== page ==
Showing posts with label Suzuki. Show all posts
Showing posts with label Suzuki. Show all posts

Monday, November 03, 2008

Easy Chicken Whatever...A Suzuki Mom Favorite

It has been said that "chicken is the canvas on which the chef paints..."
and, as any Suzuki Mom, or baseball mom, or swimmom, or bowling mom, or whatever knows, dinner prep on lesson day is rough.
Leftover night works for one night a week, but I can't squeeze two out of it. So, we have crockpot night.
One of the easiest options is to throw some skinless chicken (I use legs) into the crockpot, sprinkle lightly with Mrs. Dash, or Seasoned Salt, or something like that and cook it. High for 2 hours or Low for 3-4.
Then I pour on some sauce of some sort. Tonight it's Uncle Ben's Sweet and Sour. If I were in the states, I'd probably use a flavor packet of something.
Put it on some jasmine rice, and voila!

Friday, February 23, 2007

God-incidence of the Week

One of my prayers every morning for myself, my family and friends is that our steps would be ordered by God (from Psalm 37:23), so I frequently find that I have gone to the store that has the cut of meat I need on supersale or that I run into someone I need to speak to.
Occasionally, I see a series of events come together and I know that my steps are ordered and my prayer is answered. It’s beginning to happen more and more often, which shouldn’t surprise me, but does.
This is the account of one such series.
1st event: Several months ago, our friends the Ellises purchased a piano for their son, Andrew, who at age 16, had been playing on a digital piano and was at the point where he needed a real piano to progress in his study. I had been contemplating putting Blake in Suzuki piano lessons and, when Diane Ellis offered to loan me their digital piano I took that as confirmation that we should. We moved the digital piano to our apartment and Blake began piano lessons in January.
I somehow knew that that particular piano was not a permanent fixture in our home. This is unusual, since it is my “default” to try and purchase items that already reside in Brazil and this is a great piano that Diane would probably be willing to sell me. Anyway, I just knew deep inside that this piano wouldn’t live here long.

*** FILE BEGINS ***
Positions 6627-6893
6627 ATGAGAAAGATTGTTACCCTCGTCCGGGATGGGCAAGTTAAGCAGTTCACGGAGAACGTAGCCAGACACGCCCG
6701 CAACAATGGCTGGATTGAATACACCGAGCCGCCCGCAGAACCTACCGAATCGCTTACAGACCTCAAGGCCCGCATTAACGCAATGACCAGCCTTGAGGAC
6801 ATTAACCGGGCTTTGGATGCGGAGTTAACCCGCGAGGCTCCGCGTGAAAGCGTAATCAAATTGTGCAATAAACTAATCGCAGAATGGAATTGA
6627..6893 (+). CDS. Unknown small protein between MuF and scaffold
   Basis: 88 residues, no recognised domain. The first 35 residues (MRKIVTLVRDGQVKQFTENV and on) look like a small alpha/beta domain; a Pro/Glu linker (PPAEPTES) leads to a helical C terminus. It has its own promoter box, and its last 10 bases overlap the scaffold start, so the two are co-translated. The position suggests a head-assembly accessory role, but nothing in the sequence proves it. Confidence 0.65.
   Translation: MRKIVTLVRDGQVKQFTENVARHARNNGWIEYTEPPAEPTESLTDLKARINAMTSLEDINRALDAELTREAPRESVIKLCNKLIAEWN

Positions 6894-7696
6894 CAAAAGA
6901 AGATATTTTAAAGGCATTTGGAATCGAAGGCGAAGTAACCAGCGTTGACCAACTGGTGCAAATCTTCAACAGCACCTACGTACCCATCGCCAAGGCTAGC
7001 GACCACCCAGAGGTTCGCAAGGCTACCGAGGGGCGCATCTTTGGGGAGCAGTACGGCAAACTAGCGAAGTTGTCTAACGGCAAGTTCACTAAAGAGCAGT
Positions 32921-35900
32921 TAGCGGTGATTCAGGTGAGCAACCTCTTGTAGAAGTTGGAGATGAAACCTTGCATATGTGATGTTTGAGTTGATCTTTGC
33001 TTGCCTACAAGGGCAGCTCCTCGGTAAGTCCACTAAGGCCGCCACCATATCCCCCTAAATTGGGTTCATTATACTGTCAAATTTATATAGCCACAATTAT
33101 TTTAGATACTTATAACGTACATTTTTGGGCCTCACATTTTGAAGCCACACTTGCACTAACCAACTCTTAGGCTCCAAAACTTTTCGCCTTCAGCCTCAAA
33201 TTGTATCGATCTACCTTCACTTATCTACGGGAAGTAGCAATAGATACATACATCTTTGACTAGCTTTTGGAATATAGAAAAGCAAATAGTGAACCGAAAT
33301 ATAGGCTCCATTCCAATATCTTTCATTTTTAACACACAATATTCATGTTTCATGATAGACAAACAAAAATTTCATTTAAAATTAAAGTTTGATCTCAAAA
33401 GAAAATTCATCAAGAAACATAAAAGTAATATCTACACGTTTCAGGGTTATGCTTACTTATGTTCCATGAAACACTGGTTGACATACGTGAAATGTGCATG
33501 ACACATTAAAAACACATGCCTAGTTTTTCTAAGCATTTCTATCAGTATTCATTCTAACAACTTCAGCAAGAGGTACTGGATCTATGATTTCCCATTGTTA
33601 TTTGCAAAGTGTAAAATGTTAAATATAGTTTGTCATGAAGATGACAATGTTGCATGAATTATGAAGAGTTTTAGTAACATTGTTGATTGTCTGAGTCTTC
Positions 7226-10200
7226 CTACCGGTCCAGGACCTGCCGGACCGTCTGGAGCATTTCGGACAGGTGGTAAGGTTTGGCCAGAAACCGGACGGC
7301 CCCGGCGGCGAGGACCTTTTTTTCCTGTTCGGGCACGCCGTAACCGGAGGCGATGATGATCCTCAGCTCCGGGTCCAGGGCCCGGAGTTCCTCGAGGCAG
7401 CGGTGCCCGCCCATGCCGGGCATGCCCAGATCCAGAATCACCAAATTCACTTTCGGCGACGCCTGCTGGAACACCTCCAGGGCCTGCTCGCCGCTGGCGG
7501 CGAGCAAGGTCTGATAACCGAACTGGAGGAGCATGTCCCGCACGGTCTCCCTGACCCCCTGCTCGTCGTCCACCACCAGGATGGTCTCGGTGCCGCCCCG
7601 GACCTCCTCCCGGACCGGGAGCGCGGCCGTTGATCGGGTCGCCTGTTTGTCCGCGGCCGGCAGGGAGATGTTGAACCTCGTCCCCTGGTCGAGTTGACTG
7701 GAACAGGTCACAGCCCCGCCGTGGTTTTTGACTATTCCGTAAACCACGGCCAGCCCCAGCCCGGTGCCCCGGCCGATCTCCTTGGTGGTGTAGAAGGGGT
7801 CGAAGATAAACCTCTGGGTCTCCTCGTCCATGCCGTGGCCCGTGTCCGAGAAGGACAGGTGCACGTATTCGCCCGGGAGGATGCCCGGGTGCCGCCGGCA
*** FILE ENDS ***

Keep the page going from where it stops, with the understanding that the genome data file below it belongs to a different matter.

2nd event: I began to look on the internet for pianos, “just in case.” I found a model of a Casio that weighed only 13 kgs! Hammer-action, weighted, touch sensitive keys, full-sized keyboard, and very reasonably priced. It got great reviews for sound and feel, which are really important for a beginning piano student. The list price was $600, which is really low for a piano with all those features, but really high for a 7-year-old with questionable follow-through habits. Anyway, I found a site at that sometimes sells returned items, or scratch-and-dent items, at lower prices. I prayed for God to help me find that piano on a scratch-and-dent sale before we needed it. Those scratch-and-dent sale items go fast, and I didn’t have the time to check every day. So, I prayed for God to lead me to it at the right time. I then forgot about it.
3rd event: I spent a harrowing week week-before-last trying to schedule flights for our vacation to the states in July. Jeff’s parents are bringing us home to visit and so Jeff can complete another doctoral course. FINALLY, I was able to get us flights in and out of Philly. This means that we know that we’ll at Jeff’s parents’ house in July.
4th event: Thursday night 11 p.m. Mark Ellis calls to tell us that they are moving to São Paulo in a few months.
5th event: Friday morning I wake up realizing that I need to be able to put this piano on a truck to São Paulo in a few months and, if Blake is going to take lessons, we need a replacement.